The new global emphasis on the Blue Economy is attracting the interest of governments, development agencies, and more recently, social impact investors. A marked change from previous years is the increased participation of developing and coastal economies, which are its very beneficiaries
Executive Director, Gateway House
Manjeet Kripalani is the co-founder of Gateway House: Indian Council on Global Relations, and acts as the executive director of the institution. Prior to the founding of Gateway House, Kripalani was India Bureau chief of Businessweek magazine from 1996 to 2009. During her extensive career in journalism (Businessweek, Worth and Forbes magazines, New York), she has won several awards, including the Gerald Loeb Award, the George Polk Award, Overseas Press Club and Daniel Pearl Awards. Kripalani was the 2006-07 Edward R. Murrow Press Fellow at the Council on Foreign Relations, New York, which inspired her to found Gateway House. Her political career spans being the deputy press secretary to Steve Forbes during his first run in 1995-96 as Republican candidate for U.S. President in New Jersey, to being press secretary for the Lok Sabha campaign for independent candidate Meera Sanyal in 2008 and 2014 in Mumbai. Kripalani holds two bachelor’s degrees from Bombay University (Bachelor of Law, Bachelor of Arts in English and History) and a master's degree in International Affairs from Columbia University, New York. She is currently a member of the Center for American Progress' U.S.-India Task Force, as well as being a member of the Asian advisory board of the International Centre for Journalists and the Overseas Press Club, and sits on the executive board of Gateway House, the Indian Liberal Group and Emancipaction, all of which are non-profit organizations. Click here to download high-res image
Business, geopolitics, media
Last modified: September 21, 2017
There is much dissatisfaction with the status quo in India’s largest state, where bribery and corruption are endemic and leaders with a national identity hard to find. A six-day trip through eastern UP offered insight into the state’s changing mindset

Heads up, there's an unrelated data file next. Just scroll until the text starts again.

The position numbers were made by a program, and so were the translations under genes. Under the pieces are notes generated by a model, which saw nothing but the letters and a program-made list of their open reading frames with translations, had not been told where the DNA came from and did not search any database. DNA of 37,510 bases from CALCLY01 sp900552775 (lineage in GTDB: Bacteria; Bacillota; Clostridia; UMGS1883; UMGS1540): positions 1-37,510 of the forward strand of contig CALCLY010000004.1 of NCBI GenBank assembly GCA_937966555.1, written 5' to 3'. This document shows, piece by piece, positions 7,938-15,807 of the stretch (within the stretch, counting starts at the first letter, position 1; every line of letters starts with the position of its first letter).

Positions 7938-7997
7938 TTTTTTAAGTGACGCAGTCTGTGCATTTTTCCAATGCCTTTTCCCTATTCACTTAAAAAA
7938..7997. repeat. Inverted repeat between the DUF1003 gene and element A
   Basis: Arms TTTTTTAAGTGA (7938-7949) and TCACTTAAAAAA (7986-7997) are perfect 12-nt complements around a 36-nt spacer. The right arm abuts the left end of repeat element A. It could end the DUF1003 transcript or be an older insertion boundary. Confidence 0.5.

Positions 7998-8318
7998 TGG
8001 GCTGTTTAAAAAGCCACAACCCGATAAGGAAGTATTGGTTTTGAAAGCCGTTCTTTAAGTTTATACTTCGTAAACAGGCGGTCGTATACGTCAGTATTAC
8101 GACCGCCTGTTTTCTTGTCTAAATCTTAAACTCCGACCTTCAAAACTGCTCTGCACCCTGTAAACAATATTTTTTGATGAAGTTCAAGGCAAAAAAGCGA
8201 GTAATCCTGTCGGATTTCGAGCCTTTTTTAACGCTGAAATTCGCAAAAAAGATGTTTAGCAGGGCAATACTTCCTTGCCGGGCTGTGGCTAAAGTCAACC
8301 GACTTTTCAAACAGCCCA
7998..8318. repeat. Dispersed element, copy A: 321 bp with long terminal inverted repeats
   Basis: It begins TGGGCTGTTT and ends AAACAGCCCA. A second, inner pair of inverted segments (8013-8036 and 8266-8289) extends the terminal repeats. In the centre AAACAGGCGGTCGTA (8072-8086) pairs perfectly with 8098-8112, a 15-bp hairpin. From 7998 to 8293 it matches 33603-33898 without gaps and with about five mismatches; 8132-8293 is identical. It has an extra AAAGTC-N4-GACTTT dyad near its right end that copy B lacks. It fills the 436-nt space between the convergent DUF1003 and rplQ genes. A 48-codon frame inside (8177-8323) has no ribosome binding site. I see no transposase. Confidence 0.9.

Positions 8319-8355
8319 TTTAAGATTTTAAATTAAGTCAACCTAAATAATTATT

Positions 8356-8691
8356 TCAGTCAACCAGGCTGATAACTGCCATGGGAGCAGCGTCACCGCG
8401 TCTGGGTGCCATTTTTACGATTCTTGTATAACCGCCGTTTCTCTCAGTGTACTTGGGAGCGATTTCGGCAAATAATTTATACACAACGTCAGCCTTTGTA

The victory of Donald Trump for the White House is a turning point in America – it’s a vote against the establishment and vested interests that have dominated Washington for decades. It also shows America following the global trends of strong leaders with a new electorate in the post World War II Order
The 11th India Trilateral Forum, a meeting series between India, Europe and the U.S., reflects a more confident India from whom expectations – especially to counter China – are high. This will require a realistic re-labelling of India by the Western powers.
Manjeet Kripalani, Executive Director, Gateway House, delivered a speech at the Harvard Model United Nations (HMUN) India Leadership Forum, in Hyderabad on 13 August 2016.
On 13-14 June, Gateway House, along with the Ministry of External Affairs, will host The Gateway of India Dialogue, a seminal foreign policy conference in Mumbai. Manjeet Kripalani, Executive Director and Co-Founder, Gateway House, discusses the Dialogue, and its relevance to Mumbai and India.
The crippling effect of American sanctions are thorough; designed to strangle economies and bring entire nations to a halt. However, they unknowingly pull people together, imparting a deep sense of patriotism and often sparking innovation which can quickly surpass any other world power. With sanctions being lifted on nations like Myanmar, Iran and, hopefully, Cuba, the question remains whether they will retain their uniqueness or fall into line with the rest?
The five on-going state elections in India hint at a shift away from old established players who have failed to recognise the dreams of the youth. This is part of a global trend, from the Arab upheavals, to Hong Kong's Umbrella protests, to Donald Trump and Bernie Sanders in the U.S.
Gateway House's Manjeet Kripalani is on a five-day trip to North Bihar to observe the penultimate days of the election campaigning. She will send a daily diary, in pictures or words, while traversing Bihar; on its progress and its aspirations. And why Bihar is so important to India.
In the last of a trilogy of books, Shashi Tharoor's volume of 100 articles poses numerous question and critiques of the one-year old Modi government, while also offering "Shastra" on a range of topics. However, in many cases his criticism are unfair and easily applicable to the previous Congress government